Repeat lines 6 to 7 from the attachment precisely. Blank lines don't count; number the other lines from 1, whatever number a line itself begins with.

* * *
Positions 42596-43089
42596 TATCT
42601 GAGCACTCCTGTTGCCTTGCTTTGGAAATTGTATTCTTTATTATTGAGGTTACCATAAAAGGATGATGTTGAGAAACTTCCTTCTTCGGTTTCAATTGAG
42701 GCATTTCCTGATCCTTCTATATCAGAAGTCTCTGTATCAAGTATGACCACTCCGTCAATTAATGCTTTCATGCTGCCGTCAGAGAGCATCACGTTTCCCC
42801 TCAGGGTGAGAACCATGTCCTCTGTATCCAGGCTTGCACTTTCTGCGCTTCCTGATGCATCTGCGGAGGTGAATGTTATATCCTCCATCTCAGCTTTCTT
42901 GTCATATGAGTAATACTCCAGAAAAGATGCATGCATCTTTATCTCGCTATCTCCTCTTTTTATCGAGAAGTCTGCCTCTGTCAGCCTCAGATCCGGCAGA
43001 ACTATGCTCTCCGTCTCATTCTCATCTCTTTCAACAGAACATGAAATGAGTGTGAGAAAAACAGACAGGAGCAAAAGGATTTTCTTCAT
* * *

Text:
42901 GTCATATGAGTAATACTCCAGAAAAGATGCATGCATCTTTATCTCGCTATCTCCTCTTTTTATCGAGAAGTCTGCCTCTGTCAGCCTCAGATCCGGCAGA
43001 ACTATGCTCTCCGTCTCATTCTCATCTCTTTCAACAGAACATGAAATGAGTGTGAGAAAAACAGACAGGAGCAAAAGGATTTTCTTCAT